tasks require frequent application of downward pressures (loading bags, inserting screws)

Jobs that are most appropriately done standing include construction workers, highway flaggers, medical personnel, painters, electricians, plumbers, loggers, firefighters, plant inspectors, and maintenance personnel.

When Sitting is preferred:

Better when visually intensive or precise work is required, the activity is of a repetitive nature; longer tasks are completed (greater than 5 minutes), and when everything can be placed within easy reach. Sitting is not appropriate when heavy objects must be handled or long reaches are required.

However, prolonged sitting has been associated with a high incidence of back complaints (Mandal, 1981), increased spinal muscular activity and intradiscal pressure (Grandjean and Hunting, 1977; Lindh, 1989). Other problems reported include discomfort in the lower extremities (Westgaard and Winkel, 1996) and increased muscle loading of the neck and shoulder muscles when sitting with the forearms unsupported as compared to standing with the forearms unsupported (Aaras et al., 1997; Lannersten and Harms-Ringdahl, 1990).

To summarize the literature, neither static standing nor sitting is recommended. Take note of ‘static’ versus ‘dynamic’ Winnipeg, learn to balance each through your day.

Each position has its advantages and disadvantages. Research indicates that constrained sitting or constrained standing are risk factors and that alternating work postures may be preferable. Alternation between two postures allows for increased rest intervals of specific body parts, and reduced potential for risk factors commonly associated with MSD development.

Ideally, provide workers with a workstation and job tasks that allow frequent changes of working posture, including sitting, standing, and walking. If either sitting or standing is feasible but only one possible, sitting in a properly designed chair is preferable.

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Steroid injections for back pain can lead to bone loss, beware those with elbow pain, chronic pain, use Physiotherapy Winnipeg

Lately, many patients with chronic pain, including those with back pain, shoulder rotator cuff pain, elbow tendinitis pain or other chronic pain, have been asked by their family doctors ‘if they would prefer corticosteroid injections to physiotherapy?’

A Henry Ford Hospital, in Washington, D.C., study ( http://t.co/W3gj4dJt ) has found that postmenopausal women suffered significant bone density loss in their hip after they were treated with an epidural steroid injection for back pain relief.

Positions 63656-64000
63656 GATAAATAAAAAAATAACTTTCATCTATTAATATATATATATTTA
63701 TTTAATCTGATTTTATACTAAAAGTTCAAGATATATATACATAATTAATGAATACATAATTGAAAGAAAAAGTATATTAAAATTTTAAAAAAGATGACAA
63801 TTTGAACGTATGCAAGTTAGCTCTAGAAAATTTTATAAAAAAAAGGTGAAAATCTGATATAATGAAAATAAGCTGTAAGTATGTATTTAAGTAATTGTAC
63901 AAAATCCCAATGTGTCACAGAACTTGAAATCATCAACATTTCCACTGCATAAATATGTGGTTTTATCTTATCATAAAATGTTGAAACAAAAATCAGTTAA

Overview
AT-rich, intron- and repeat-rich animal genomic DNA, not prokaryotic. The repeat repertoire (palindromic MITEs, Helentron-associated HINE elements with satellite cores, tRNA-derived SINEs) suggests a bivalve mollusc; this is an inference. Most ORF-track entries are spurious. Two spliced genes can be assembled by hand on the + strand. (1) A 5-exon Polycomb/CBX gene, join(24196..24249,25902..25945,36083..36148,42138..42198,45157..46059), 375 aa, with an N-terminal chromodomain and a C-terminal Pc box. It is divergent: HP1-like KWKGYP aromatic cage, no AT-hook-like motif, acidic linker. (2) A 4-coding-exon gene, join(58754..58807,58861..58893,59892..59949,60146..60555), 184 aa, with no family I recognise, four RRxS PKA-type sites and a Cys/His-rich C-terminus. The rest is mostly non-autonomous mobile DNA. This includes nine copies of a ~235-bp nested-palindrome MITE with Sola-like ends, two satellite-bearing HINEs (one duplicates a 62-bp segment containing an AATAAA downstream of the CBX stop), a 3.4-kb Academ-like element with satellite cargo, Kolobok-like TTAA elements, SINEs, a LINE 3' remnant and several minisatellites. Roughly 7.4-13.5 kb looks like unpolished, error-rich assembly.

Bone density loss after six months was six times greater when compared to the typical bone density loss seen in a year in a postmenopausal woman who doesn’t receive steroid injection, researchers said.

Shlomo Mandel, M.D., an orthopedic physician and the study’s lead author, said physicians should exercise caution prescribing an epidural steroid for select patients, suggesting that multiple injections may compromise bone strength.

“The findings of our study suggest that epidural steroid injections for back pain relief should be approached cautiously in patients at risk for bone fragility,” Dr. Mandel said.

“Physicians who do prescribe them should consider measures that optimize bone health such as calcium and vitamin D supplements and exercise as part of their patient’s treatment plan,” he added.

Back pain is one of the most common medical conditions in the United States, affecting 8 out of 10 people at some point during their lives. As people age, their spine ages with them, causing degenerative changes in the spine.

Patients are typically treated with anti-inflammatory drugs and physical therapy. If symptoms persist, an epidural steroid is often prescribed to alleviate pain and improve function. However, steroid use has been linked to diminished bone quality.

There has always been the link, and the questions concerning steroid injection and tendon or bone deterioration. One of the more famous cases was that of Joe Montana, Hall of Fame NFL quarterback and his elbow tendon rupture following multiple injections. Now there are not many of us that perform at this level, but chronic pain of any type can be debilitating and life altering. Please know your options and be aware of all the side effects associated with longterm medications; the list of side effects may outweigh any medical advantage.

If you are considering steroid injection as a form of treatment; ask your doctor about his/her experience in delivering such a treatment option. An orthopedic surgeon or experienced sportsmedicine doctor would be a wise choice.